Get directory of script in bash

When working with Bash scripts, it’s not uncommon to need the directory where your script is located. This is essential for scripts that need to interact with files in the same directory or ensure relative paths work correctly. But, how do you get the directory of a Bash script? This article provides a comprehensive guide with simple, step-by-step instructions to help you retrieve a Bash script’s directory in any situation. We’ll explore the dirname, ${BASH_SOURCE[0]}, and readlink commands, among other solutions, to cover all the bases.

Learn more about Bash scripting

Key Takeaways

  • You will understand the various methods to get the directory of a Bash script.
  • We will clarify the differences between these methods and when to use each.
  • A step-by-step guide will be provided for each method.
  • This guide is aimed at script writers, system administrators, and developers who work with Bash scripts.

What is Bash Get Directory of Script?

To get the directory of a Bash script, it involves using shell variables and commands that return the path to the script being executed. These methods ensure that regardless of how the script is called, the correct directory is retrieved, even when dealing with symbolic links or scripts that are sourced rather than executed.

Step-by-Step Guide to Bash Get Directory of Script

Using $0 and dirname

When a Bash script is executed, the $0 variable contains the name of the script. You can combine this with the dirname command to extract the directory.

SCRIPT_DIR=$(dirname "$0")
echo "Script directory is: $SCRIPT_DIR"

However, remember that the output of dirname may vary based on how the script is called.

Using readlink

To handle symbolic links, readlink -f can resolve the full path of the script’s directory.

SCRIPT_DIR=$(dirname "$(readlink -f "$0")")
echo "Script directory is: $SCRIPT_DIR"


A reliable way to get the script’s directory is by using the ${BASH_SOURCE[0]} variable, which works correctly even when the script is sourced.

SCRIPT_DIR=$(dirname "${BASH_SOURCE[0]}")
echo "Script directory is: $SCRIPT_DIR"

Combining pwd with dirname and ${BASH_SOURCE[0]}

A universal way to get the directory, amalgamating pwd with dirname and ${BASH_SOURCE[0]}, works in most scenarios.

SCRIPT_DIR=$(cd "$(dirname "${BASH_SOURCE[0]}")" >/dev/null 2>&1 && pwd)
echo "Script directory is: $SCRIPT_DIR"

Who is Bash Get Directory of Script For?

This guide is ideal for anyone writing Bash scripts that need to reference files in the same directory or correctly handle paths within the script — particularly useful for script writers, system administrators, and developers.

Expanding on Key Points

When to Use $0 and dirname

While the combination of $0 and dirname might be straightforward, it’s not foolproof. This method works fine if the script is called from its containing directory but can give unexpected results if called from a different directory or via a symbolic link.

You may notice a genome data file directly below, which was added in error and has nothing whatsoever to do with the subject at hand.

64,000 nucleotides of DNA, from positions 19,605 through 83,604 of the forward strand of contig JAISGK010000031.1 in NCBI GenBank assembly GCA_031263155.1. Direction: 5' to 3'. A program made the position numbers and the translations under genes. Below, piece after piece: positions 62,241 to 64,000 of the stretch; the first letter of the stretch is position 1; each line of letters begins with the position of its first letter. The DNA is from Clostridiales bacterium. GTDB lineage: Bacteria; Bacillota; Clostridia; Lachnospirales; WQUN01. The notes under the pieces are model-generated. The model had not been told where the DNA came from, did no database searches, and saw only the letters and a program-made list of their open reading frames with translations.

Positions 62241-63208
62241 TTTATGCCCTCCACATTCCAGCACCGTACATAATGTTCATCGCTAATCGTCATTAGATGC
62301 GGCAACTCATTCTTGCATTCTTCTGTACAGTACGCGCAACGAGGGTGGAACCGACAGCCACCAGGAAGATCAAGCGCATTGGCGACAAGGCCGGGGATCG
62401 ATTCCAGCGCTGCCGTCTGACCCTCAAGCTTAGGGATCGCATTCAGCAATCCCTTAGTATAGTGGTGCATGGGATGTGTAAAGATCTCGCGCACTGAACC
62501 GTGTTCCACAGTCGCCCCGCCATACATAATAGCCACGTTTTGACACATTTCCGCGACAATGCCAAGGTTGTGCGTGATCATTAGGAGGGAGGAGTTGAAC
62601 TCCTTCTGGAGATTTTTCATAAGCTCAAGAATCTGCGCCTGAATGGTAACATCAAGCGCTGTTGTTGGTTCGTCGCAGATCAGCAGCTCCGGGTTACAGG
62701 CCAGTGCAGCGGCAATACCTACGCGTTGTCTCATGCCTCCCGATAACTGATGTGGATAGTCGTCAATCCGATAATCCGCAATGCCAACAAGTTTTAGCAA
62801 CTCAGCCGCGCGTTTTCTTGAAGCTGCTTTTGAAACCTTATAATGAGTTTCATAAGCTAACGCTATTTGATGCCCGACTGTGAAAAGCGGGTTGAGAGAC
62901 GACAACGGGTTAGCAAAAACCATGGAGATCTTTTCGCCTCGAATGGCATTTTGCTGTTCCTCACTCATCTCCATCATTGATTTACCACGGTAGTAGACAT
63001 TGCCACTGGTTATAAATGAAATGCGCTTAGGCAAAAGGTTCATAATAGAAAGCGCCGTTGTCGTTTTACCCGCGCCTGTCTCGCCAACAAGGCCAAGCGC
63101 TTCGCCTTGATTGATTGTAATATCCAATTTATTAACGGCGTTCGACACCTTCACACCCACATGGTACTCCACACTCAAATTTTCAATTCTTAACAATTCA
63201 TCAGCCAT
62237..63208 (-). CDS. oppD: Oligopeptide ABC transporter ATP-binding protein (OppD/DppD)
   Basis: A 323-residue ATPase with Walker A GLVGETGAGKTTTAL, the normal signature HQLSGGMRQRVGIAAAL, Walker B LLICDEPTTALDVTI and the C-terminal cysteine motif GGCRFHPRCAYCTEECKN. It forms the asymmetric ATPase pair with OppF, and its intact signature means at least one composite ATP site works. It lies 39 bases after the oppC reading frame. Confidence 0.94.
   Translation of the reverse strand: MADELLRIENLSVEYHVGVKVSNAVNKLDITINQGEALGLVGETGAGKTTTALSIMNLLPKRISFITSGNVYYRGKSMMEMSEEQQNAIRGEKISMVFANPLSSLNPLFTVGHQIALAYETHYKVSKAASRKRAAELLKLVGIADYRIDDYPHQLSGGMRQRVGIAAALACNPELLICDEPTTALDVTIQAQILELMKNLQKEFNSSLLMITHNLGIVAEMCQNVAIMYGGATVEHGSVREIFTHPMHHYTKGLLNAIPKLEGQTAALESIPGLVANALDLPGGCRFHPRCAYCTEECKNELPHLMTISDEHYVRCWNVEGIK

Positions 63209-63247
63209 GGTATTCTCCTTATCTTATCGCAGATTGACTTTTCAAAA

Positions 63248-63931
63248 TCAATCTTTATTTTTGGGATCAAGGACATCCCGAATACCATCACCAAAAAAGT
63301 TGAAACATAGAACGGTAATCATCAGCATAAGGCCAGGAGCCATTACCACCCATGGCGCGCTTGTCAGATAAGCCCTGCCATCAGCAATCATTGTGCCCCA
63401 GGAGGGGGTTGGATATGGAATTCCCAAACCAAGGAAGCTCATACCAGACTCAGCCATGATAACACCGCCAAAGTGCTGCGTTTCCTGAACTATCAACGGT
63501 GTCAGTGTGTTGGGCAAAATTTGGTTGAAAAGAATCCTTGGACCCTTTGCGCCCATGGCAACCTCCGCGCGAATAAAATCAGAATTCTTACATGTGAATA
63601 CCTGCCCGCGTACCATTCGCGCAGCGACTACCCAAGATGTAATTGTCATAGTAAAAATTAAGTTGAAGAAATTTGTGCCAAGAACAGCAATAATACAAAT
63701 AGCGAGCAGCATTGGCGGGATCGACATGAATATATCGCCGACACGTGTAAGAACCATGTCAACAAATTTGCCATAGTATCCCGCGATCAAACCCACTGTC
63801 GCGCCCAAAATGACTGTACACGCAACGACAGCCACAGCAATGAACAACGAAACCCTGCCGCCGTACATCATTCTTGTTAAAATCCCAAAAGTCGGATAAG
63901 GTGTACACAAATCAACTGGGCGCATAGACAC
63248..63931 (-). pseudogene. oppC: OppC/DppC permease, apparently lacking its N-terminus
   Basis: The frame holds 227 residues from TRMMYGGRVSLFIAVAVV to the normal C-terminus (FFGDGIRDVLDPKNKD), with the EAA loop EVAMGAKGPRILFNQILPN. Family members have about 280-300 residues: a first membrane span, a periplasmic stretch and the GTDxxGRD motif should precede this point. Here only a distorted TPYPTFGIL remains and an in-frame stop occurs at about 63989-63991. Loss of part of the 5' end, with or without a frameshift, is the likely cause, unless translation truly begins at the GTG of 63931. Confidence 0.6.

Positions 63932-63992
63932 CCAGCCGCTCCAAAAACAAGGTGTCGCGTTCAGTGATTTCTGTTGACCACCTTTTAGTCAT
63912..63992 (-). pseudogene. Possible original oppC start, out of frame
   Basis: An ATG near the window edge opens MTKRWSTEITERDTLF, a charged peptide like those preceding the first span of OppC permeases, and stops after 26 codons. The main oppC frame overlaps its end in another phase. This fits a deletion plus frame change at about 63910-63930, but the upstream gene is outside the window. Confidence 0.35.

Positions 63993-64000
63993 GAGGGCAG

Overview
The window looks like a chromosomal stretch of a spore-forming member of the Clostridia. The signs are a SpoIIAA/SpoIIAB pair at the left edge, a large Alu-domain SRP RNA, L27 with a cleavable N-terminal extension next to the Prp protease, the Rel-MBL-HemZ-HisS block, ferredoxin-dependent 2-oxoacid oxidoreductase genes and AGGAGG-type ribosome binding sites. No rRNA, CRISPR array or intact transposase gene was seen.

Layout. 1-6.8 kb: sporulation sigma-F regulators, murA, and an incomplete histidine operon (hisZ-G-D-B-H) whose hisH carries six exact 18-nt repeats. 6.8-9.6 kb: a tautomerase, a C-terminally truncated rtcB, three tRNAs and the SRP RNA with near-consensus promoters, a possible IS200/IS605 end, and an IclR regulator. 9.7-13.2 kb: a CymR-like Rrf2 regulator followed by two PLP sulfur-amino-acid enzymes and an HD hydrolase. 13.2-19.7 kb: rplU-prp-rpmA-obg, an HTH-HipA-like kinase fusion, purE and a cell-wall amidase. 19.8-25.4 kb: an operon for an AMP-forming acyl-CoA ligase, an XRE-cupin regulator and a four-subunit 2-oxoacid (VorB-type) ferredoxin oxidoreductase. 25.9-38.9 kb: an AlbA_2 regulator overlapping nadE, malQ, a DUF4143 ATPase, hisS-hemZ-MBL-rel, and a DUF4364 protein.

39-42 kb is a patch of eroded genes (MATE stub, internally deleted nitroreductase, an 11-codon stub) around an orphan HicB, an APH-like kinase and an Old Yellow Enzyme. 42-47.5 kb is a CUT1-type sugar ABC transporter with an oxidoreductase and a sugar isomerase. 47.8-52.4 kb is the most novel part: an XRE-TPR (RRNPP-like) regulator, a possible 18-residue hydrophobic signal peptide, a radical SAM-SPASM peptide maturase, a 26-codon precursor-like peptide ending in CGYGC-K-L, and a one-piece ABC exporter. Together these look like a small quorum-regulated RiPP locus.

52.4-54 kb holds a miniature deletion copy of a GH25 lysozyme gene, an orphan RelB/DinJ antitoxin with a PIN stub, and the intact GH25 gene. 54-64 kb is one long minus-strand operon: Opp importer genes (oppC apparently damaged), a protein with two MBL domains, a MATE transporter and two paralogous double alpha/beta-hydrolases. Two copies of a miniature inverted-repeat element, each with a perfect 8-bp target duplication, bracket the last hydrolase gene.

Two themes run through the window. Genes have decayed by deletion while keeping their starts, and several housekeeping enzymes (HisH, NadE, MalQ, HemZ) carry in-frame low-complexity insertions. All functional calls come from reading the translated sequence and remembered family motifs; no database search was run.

Why readlink is Important

The readlink command is essential when dealing with symbolic links. Without resolving symlinks, you might end up with a path that doesn’t actually point to the script’s real directory. readlink -f ensures you get the canonical path.

The Reliability of BASH_SOURCE

The BASH_SOURCE variable is especially useful in scenarios where the script is being sourced. Unlike $0, which may not provide the correct path when sourcing, ${BASH_SOURCE[0]} always returns the actual script path.

The Universal Approach

Combining pwd, dirname, and ${BASH_SOURCE[0]} into a one-liner provides a robust solution that covers most edge cases. It ensures the directory path is absolute and resolves any issues with symbolic links or different ways the script may be called.


Retrieving the directory of a Bash script is a common but sometimes complex task. We’ve explored multiple methods, including the usage of $0 with dirname, the readlink command to resolve symlinks, and the reliable ${BASH_SOURCE[0]} for sourced scripts. By following the step-by-step guide provided, you’ll be able to consistently and accurately find your script’s directory under various circumstances.

Whether you are a long-time script writer or just starting with Bash, getting the directory of your script doesn’t have to be a challenge. Utilize the tips and techniques discussed, and always remember to test your scripts in different scenarios to ensure they function as expected.

And if you enjoyed this guide, consider deepening your knowledge of Bash scripting—knowing how to effectively manage your script’s environment and paths is just the beginning of writing powerful and robust shell scripts.